An urban parable in the underlit indie tradition, Sympathy for Delicious treats sketchy, moribund storytelling as divine inspiration. First-time director Mark Ruffalo has assembled an exceptional cast—Juliette Lewis, Orlando Bloom, Laura Linney, um, Mark Ruffalo—to surround writer and star Christopher Thornton, but a script that favors incident over story and direction that crowds scenes instead of letting them breathe make for curiously rough going. Former hipster DJ Dean O’Dwyer (Thornton) is a paraplegic who frequents the skids of Los Angeles, hoping, along with everyone under the jurisdiction of street priest Father Roselli (Ruffalo), to be saved. Dean is prickly and obscure, a Greenberg with actual problems. But in this L.A., hurt people heal people, and soon Father Roselli is pimping out Dean’s magical, health-restoring hands—a neat trick discovered by accident, they help everyone but Dean—to fill the church coffer. Disillusioned, Dean joins a band fronted by Bloom in slinky, sexy Jesus mode, and helps turn the band’s club sets into revival meetings, with a fame-hungry healer as the central attraction. Without Lewis, who pockets the few scenes she’s in with her absurd, exotic-bird dignity and Quaalude drone, not even “Delicious D” can save the film from its anti-climactic moral reckoning.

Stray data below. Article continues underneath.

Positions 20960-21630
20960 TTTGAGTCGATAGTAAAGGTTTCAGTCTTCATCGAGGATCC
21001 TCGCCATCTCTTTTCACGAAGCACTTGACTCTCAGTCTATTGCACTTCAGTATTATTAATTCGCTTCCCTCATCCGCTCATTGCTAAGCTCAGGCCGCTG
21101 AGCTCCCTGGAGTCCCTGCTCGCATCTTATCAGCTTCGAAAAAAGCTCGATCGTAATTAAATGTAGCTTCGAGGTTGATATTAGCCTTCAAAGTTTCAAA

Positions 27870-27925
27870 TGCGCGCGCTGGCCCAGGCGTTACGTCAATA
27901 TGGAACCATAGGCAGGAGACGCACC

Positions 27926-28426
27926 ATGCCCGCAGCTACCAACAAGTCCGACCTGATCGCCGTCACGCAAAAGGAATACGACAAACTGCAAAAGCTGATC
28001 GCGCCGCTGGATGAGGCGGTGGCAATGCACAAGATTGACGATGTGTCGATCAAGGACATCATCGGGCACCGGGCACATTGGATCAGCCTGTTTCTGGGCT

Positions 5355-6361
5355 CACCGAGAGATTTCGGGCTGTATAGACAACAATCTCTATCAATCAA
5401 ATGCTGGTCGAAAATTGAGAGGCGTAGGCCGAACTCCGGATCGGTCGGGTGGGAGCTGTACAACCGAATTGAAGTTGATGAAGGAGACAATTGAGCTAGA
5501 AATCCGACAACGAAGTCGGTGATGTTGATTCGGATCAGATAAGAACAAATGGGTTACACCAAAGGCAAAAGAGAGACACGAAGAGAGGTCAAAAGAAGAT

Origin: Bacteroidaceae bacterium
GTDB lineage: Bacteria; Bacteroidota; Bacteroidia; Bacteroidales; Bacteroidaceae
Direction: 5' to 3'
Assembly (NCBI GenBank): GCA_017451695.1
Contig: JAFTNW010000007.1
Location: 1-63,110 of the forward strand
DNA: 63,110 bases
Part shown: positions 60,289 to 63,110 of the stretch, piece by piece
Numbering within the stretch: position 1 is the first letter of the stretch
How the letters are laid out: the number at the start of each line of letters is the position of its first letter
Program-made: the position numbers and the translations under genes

This article from the Village Voice Archive was posted on April 27, 2011